I don't recommend doing a Secure Erase unless you are going to toss
the drive. Parted Magic has the Secure Erase feature and I tried it on
2 old drives. You get a warning that if you proceed that it may brick
your drive. Pay attention to the warning as it did brick one drive but
spared the other. I forget the message but it said I had a partition
bug and could not be repaired. Tried eveything but the drive was
toast. No problem as I was going to toss it anyway, but be warned
Secure Erase can brick your drive.

Jim
 
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Y

Yousuf Khan

Thanks for the responses, guys. I am not allowed to mention whether
or not I am an international spy :)

I wondered if anyone could recommend a particular program. I am happy
to experiment but thought I would ask first in case there is anything
particularly good or bad.
If you have an SSD, then part of its ATA specs requires it to have a
secure eraser function built in. Of course that means that it'll erase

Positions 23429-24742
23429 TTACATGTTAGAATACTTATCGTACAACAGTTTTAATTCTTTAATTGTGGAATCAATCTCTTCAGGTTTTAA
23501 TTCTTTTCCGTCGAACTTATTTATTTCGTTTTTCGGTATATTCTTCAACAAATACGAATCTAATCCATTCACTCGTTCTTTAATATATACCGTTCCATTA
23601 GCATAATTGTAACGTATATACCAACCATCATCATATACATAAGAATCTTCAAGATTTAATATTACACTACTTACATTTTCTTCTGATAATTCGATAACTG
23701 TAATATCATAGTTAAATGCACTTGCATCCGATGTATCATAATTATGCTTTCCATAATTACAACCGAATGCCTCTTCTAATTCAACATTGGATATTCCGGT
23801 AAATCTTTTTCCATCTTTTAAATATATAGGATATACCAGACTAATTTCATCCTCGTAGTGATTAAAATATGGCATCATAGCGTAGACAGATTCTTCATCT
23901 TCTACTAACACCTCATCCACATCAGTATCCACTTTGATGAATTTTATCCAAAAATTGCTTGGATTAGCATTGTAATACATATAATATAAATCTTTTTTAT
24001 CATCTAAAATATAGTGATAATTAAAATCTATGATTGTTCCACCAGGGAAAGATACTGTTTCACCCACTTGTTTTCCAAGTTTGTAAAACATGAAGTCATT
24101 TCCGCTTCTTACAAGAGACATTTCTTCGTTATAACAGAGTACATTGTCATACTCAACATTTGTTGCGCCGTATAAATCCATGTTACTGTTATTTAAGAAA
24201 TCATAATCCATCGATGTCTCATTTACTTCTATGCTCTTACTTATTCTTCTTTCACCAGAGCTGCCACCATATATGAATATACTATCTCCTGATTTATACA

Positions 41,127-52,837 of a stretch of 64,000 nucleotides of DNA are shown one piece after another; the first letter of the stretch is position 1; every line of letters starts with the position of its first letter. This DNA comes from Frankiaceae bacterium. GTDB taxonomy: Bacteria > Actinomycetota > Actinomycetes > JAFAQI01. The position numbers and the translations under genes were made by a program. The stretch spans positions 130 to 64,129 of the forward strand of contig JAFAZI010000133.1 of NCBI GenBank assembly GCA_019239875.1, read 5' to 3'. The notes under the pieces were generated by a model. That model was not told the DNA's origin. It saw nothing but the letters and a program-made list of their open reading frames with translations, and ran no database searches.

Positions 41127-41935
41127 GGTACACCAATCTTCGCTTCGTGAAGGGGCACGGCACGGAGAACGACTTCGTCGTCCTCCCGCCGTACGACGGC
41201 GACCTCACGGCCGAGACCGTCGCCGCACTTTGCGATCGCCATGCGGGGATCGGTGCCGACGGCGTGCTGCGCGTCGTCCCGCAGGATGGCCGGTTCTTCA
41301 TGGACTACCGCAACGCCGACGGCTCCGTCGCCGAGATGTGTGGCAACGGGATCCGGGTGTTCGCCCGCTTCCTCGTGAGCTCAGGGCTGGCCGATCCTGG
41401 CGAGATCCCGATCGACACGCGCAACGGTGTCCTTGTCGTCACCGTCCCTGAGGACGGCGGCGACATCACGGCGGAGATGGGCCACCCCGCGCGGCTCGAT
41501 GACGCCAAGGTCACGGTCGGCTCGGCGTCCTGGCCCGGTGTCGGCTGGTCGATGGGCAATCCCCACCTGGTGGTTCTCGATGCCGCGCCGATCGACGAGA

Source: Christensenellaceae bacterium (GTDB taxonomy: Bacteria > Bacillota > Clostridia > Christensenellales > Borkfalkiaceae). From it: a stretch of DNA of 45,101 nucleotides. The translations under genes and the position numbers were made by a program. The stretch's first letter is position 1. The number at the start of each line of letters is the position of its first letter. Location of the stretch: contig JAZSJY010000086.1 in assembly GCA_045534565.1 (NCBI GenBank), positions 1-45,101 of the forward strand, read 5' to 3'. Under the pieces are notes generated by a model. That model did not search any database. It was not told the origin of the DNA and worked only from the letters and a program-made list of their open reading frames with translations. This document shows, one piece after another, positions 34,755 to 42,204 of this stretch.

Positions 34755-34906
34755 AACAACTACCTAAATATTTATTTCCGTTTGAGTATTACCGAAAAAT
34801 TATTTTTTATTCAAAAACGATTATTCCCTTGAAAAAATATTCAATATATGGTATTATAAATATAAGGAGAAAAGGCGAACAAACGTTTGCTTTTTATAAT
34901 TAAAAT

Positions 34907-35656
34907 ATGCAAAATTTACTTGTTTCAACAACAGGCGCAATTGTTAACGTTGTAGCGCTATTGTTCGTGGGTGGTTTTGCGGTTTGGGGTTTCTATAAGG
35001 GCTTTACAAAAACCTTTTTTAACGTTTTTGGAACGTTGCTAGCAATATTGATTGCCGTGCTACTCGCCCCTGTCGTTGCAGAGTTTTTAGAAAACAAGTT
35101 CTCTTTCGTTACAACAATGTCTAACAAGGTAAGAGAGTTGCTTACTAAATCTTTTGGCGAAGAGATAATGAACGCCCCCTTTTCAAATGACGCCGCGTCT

everything, not just deleted things. It'll even erase the partition
table completely, and bring it back to a pristine factory condition.

I believe the secure erase feature is also available in ATA hard disks,
but in an SSD, it's particularly easy and relatively fast, as the secure
erase just involves setting the FLASH cells back to their default states.

Yousuf Khan
 
G

Gene E. Bloch

Probably the best way to deal with sensitive files is to secure delete
them right away instead of putting them in the trash. Use Eraser,
CCleaner or whatever program you like best to do this and overwrite
the files 3, 7 or even 35 times if you are really paranoid.

It's much more difficult to completely erase free space on a hard